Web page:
Nicole Vaugeois

Project maps culture attachment

NANAIMO – Vancouver Island University students ask residents what they connect to in downtown.

A team of students and researchers at Vancouver Island University are about to find out what connects residents to their downtown in three communities on the Island.

It’s all part of a university-led cultural mapping project dubbed Where Is Here? The project will examine and eventually map the downtown areas of Nanaimo, Courtenay and Port Alberni with the focus being on which areas residents feel the most connected.

Nicole Vaugeois, B.C. Regional Innovation chairwoman in tourism and sustainable regional development and project leader, said the project is all about modernizing and understanding people’s connection to the places within a city’s downtown core.

“There are no shortage of maps in the world, but we don’t actually understand how people value or make meaning of those places that are on a map,” she said. “This project is really about adding a whole other layer for how and why people value the places that they live in.”

In order to provide an accurate picture of what places are most important to people, the VIU students will head out to each municipality’s downtown, where they will ask residents what connects them to downtown and film the responses using an iPhone. Once enough video and data is collected, an online cultural map will be created.

Eventually individuals will be able to add to the map by uploading their own photos and videos.

“If somebody in downtown Nanaimo really connects with the Bastion, if that is a spot that has a particular value, then there would be a video of them speaking about that and telling a short one-and-a-half minute story about that place,” Vaugeois said.

Information gleaned from the map could help city planners and downtown business improvement associations better understand their downtown cores, according to Vaugeois, who said Courtenay, Port Alberni and Nanaimo were chosen for the project because they are three mid-sized cities that are trying to improve their downtown space.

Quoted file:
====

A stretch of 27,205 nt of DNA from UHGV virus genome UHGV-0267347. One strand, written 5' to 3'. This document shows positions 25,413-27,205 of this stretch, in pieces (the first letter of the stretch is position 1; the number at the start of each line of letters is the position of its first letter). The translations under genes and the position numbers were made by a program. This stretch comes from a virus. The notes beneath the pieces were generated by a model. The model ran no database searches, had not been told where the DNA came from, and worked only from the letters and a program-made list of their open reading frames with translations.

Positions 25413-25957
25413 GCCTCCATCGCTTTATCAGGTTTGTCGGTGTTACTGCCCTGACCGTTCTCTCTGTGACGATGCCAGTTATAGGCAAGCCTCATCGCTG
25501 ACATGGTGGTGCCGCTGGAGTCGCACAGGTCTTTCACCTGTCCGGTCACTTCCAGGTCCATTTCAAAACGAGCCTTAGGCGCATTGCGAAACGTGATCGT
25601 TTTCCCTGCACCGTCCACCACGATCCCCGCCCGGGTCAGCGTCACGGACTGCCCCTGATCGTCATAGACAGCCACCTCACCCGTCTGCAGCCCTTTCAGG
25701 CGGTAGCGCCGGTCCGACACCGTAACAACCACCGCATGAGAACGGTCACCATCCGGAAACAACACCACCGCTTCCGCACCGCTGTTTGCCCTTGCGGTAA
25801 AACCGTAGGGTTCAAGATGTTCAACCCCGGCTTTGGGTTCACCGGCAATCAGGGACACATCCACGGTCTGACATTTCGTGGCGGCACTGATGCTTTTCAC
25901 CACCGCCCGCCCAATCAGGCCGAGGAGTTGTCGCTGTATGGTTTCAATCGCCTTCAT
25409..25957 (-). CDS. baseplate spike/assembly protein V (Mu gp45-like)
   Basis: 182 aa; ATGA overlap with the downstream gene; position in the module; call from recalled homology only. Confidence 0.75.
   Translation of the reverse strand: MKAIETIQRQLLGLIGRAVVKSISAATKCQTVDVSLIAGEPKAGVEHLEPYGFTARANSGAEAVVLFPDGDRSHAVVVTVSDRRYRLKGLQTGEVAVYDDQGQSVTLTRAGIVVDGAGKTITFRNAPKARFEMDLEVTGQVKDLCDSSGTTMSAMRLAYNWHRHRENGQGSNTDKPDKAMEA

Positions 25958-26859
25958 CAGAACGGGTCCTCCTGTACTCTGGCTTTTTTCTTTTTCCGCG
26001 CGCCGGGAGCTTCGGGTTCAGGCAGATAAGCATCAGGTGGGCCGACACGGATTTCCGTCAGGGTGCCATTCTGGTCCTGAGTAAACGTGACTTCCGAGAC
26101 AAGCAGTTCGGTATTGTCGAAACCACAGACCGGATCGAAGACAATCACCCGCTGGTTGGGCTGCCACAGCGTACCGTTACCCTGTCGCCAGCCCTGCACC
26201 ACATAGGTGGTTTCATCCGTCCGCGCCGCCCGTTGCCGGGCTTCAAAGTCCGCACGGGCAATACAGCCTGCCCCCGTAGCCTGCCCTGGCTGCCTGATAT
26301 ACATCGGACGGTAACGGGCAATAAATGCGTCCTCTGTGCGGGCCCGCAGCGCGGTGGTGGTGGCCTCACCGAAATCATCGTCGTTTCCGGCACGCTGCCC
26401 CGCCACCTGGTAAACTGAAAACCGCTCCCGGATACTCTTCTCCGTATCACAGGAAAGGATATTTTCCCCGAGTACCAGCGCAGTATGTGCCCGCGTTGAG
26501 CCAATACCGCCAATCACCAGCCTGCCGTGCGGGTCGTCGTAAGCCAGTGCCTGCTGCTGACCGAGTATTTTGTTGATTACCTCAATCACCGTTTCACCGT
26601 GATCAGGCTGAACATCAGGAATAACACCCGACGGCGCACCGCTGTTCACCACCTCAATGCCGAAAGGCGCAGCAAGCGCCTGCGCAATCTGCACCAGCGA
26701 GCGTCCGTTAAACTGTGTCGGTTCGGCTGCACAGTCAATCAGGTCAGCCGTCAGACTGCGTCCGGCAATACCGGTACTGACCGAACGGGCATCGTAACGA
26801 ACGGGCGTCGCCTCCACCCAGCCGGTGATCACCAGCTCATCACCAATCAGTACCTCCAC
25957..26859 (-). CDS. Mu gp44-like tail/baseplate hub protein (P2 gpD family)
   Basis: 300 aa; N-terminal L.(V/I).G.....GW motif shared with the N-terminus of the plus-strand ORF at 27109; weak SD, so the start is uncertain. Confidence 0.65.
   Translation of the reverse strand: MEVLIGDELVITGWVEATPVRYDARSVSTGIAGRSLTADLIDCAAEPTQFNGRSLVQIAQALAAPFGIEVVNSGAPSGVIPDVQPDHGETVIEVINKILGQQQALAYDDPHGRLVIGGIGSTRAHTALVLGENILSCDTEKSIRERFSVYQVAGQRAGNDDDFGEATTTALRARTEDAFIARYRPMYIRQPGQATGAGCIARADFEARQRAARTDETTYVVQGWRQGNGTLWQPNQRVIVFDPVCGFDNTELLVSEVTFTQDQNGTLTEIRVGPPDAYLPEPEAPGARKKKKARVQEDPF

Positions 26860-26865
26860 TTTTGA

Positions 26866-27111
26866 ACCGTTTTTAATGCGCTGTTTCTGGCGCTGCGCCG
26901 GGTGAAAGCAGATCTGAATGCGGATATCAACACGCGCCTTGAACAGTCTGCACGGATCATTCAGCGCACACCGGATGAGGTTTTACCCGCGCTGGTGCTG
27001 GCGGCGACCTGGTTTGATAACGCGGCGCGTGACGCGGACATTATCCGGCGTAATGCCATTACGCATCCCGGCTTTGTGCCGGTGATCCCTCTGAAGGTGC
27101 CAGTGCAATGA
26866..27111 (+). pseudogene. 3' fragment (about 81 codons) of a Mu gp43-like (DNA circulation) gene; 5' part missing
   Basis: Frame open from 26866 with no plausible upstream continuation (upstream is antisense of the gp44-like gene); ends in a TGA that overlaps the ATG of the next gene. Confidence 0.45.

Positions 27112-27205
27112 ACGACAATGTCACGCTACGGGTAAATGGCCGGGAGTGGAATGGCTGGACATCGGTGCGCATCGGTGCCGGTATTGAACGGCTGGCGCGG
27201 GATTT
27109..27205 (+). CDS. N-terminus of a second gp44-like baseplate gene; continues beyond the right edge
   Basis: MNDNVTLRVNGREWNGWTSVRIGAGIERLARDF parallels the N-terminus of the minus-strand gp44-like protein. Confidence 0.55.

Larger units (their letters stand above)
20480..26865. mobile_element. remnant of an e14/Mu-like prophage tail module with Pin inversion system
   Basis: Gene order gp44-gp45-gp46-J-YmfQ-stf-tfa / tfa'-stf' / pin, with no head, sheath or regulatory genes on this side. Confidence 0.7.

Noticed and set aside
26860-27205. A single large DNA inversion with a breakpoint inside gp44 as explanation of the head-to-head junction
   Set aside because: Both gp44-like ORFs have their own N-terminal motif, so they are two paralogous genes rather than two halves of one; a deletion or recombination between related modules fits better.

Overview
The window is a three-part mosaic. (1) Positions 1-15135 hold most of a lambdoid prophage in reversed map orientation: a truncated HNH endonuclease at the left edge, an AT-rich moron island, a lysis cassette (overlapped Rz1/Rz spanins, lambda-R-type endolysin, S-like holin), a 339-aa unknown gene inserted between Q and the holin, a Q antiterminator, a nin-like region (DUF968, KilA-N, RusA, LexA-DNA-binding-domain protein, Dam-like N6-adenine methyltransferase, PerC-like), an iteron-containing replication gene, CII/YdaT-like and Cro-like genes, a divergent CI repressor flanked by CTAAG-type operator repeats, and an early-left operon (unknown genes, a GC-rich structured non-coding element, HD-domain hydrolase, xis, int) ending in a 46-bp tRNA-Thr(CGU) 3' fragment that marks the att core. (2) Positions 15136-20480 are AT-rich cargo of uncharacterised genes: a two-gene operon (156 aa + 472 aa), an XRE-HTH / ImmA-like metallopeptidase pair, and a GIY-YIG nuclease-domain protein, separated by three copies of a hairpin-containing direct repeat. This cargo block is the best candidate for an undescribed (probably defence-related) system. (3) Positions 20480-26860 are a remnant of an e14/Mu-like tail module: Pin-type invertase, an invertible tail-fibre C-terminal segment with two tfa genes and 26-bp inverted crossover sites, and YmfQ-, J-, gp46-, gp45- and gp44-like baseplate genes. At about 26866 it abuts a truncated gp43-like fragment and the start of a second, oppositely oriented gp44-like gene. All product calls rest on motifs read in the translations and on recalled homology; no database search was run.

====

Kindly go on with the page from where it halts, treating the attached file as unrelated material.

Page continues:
“We are interested to see if this way of mapping really works and if it is of value to the community stakeholders,” Vaugeois said. “The idea is if this model works, we could expand that.”

Students will be in downtown Nanaimo on April 2. To learn more, please visit

Get local stories you won't find anywhere else right to your inbox.
Sign up here

Just Posted

COVID-19 brings curbside ‘parklet’ patios back to downtown Nanaimo

Nanaimo city council votes for restaurant service area expansions to meet social distancing measures

Nanaimo council votes 5-4 to change covenant to allow for north-end condo building

Neighbours express opposition to six-storey, 66-unit building on McRobb Avenue

Nanaimo man scores viral hit with stop-motion tribute to ‘Schitt’s Creek’

Todd Cameron used vintage Fisher Price toys to create one-minute music video

RDN Transit will start collecting bus fare again next week

Passenger limits will remain in effect on buses

Inquest into 2016 shooting death of Nanaimo man postponed due to pandemic

Craig Andrew Ford death inquest was to be held July 27

B.C. records no new COVID-19 deaths for the first time in weeks

Good news comes despite 11 new test-positive cases in B.C. in the past 24 hours

Tahsis opens its gates to visitors to save local economy

Seasonal local businesses that rely on tourism hope to survive despite drop in tourist numbers

BC Corrections to expand list of eligible offenders for early release during pandemic

Non-violent offenders are being considered for early release through risk assessment process

Facing changes together: Your community, your journalists

The COVID-19 pandemic has changed the world in ways that would have… Continue reading

Fraser Valley driver featured on ‘Highway Thru Hell’ TV show dies

Monkhouse died Sunday night of a heartattack, Jamie Davis towing confirmed

Study looks at feasibility of Vancouver Island abattoir

South Island Prosperity Partnership funds study looking at local meat processing

Island city cancels plan for homeless camp; exploring alternative option

The plan heard strong objection from neighbouring residents and businesses

B.C. visitor centres get help with COVID-19 prevention measures

Destination B.C. gearing up for local, in-province tourism

Most Read